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Chad Swiatecki is a 20-year journalist who relocated to Austin from his home state of Michigan in 2008. He most enjoys covering the intersection of arts, business and local/state politics. He has written for Rolling Stone, Spin, New York Daily News, Texas Monthly, Austin American-Statesman and many other regional and national outlets.
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City approves Merck incentives, waits for decision on IT hub
Austin will provide up to $856,000 in economic incentives to pharmaceutical giant Merck Sharp & Dohme if the company chooses Austin as the site for a proposed information technology hub.
By a 7-3-1 vote, City Council approved a Chapter 380 agreement that will pay the company $85,600 a year through 2026 – based on $200 annually for each job created or retained on the site – if it follows through on its commitments to create 600 jobs in the $28 million project.
Thursday’s hearing and vote also makes the company eligible for an estimated $6 million in economic incentives from the state.
For the second week in a row Council members expressed concerns about portions of the project or incentives package while saying they saw many potential positives in bringing the company to Austin as a potential partner for the new University of Texas Dell Medical School.
Voting against the measure were Council members Delia Garza, Greg Casar and Ellen Troxclair.
Garza seemed to have the strongest objection to the proposal because the expected jobs, which will have a median wage of $79,000 per year, won’t be for lower- and middle-class workers that need employment with opportunities for advancement.
“There’s never a perfect package and while my ‘yes’ votes don’t signal I agree with everything, at the same time my ‘no’ votes don’t signal I disagree with everything,” she said. “My biggest concern is the type of jobs. My priority is to bring as many low- and middle-class jobs as possible, and this doesn’t have that.”
Prior to the vote Troxclair said she expected the measure to pass and that she looked forward to the economic opportunities the company’s presence would create, but she voted against because of the incentive money coming in part from residential property taxes.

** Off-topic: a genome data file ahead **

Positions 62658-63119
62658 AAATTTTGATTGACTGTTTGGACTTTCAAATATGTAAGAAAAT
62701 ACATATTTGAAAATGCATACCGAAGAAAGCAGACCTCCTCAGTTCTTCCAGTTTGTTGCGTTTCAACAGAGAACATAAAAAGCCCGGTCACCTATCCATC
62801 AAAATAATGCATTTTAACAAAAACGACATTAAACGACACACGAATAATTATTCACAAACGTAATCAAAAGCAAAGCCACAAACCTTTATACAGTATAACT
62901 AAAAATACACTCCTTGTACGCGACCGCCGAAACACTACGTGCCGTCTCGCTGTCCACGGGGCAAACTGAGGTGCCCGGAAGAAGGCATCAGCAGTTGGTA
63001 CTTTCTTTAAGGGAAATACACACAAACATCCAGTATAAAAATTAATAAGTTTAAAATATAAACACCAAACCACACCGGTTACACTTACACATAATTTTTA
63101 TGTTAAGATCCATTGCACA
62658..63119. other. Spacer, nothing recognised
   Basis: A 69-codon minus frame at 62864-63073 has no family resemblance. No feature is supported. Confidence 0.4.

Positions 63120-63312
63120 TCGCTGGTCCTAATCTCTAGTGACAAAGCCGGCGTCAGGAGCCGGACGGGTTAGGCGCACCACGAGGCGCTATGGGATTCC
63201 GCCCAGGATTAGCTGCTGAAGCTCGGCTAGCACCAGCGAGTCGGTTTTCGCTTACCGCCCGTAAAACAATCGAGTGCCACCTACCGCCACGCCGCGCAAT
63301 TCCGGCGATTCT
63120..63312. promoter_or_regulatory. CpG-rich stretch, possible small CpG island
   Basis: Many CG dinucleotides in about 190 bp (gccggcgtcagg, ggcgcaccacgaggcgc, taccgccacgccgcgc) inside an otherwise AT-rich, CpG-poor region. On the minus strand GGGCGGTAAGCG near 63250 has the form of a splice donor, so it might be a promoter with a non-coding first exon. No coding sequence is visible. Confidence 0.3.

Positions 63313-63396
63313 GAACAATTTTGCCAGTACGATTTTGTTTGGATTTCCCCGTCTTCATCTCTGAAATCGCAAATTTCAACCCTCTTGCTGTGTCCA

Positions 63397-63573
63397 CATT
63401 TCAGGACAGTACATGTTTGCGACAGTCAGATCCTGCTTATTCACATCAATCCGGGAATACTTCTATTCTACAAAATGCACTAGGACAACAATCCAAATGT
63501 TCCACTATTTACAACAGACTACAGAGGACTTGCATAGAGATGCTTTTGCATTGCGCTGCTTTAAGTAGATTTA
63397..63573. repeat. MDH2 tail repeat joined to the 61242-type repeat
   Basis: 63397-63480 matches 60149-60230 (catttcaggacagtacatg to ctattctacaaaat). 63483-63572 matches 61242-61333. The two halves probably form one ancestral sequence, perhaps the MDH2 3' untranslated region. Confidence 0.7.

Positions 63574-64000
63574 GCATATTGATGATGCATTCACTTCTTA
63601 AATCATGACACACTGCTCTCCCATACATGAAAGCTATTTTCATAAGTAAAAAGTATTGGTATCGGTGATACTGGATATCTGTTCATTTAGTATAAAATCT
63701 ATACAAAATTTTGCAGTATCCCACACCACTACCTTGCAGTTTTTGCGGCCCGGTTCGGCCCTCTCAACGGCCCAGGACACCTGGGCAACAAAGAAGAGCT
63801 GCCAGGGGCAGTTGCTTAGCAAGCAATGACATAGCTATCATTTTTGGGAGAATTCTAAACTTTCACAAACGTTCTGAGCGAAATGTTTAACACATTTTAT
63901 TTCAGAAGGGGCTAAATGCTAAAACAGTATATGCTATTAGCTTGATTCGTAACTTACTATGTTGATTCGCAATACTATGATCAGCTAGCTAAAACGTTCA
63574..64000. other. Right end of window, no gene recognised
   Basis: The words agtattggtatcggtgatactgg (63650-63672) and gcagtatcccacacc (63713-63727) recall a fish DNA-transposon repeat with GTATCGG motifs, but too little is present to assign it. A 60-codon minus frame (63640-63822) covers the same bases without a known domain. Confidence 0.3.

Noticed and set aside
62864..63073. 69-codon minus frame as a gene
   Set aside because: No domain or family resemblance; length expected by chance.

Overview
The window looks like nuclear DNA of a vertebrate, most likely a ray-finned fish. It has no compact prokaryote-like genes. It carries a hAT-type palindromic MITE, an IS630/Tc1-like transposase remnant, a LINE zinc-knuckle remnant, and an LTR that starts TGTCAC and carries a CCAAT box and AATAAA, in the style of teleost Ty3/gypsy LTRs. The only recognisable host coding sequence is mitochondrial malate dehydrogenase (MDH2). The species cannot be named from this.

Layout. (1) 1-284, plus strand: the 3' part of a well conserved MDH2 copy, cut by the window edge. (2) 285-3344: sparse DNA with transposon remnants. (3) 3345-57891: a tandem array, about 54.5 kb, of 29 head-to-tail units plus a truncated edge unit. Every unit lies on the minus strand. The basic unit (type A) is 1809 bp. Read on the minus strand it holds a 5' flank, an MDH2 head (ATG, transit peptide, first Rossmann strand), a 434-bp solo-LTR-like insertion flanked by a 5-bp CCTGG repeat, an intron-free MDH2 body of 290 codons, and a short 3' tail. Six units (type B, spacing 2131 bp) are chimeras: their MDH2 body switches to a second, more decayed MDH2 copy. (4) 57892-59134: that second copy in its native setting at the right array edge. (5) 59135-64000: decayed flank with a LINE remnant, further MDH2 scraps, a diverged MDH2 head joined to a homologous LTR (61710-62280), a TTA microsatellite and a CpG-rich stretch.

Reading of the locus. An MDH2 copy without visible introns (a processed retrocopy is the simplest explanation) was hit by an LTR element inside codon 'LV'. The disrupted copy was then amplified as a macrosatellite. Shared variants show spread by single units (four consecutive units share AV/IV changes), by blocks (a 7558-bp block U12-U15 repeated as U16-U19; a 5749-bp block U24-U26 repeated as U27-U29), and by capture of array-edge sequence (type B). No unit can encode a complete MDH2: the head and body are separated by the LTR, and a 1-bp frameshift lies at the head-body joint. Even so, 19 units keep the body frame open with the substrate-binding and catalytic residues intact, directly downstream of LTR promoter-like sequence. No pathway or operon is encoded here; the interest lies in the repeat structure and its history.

Casar said he largely supported the Merck plan, but is opposed to the state potentially awarding the company money while the state legislature is also mulling cuts to schools and other government bodies.
The approval is the first one granted by the city since 2014, and the first for members elected with the change to district representation. Three packages were approved in 2014 for Websense, Dropbox and Athenahealth, with the total investment of $23 million, or just over 75 percent of what Merck would spend on the IT hub if it picks Austin.
A fiscal analysis of the Merck project projects it to generate $1.9 million in net benefits to the city over the course of the 10-year incentive agreement.
Speakers during public comments mostly praised the company and the training potential it would create for Austin Community College and Huston-Tillotson University, though one resident said there is no need to give an incentive to a global company with a valuation of more than $170 billion.
The company turned down a request from Mayor Pro Tem Kathie Tovo that it agree to not contest Travis County’s property valuation on the center during the agreement, with Tovo suggesting Council amend the 380 Agreement language to make such a stipulation mandatory in the future.
The photograph that originally ran with this story has been replaced, as it did not depict the correct company.
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Key Players & Topics In This Article
Austin City Council: The Austin City Council is the body with legislative purview over the City of Austin. It offers policy direction, while the office of the City Manager implements administrative actions based on those policies. Until 2012, the body contained seven members, including the city's Mayor, all elected at-large. In 2012, City of Austin residents voted to change that system and now 10 members of the Council are elected based on geographic districts. The Mayor continues to be elected at-large.
Economic Development Incentives: This is shorthand for a series of programs designed to lure business to a given region. In Austin, the program tends to take some form of tax-based incentives. These can include rebates or grants that are often tied to a set of stipulations. These tend to include local hiring goals, same-sex partner benefits, or, more recently, wage floors for construction workers who build facilities for the incoming organizations.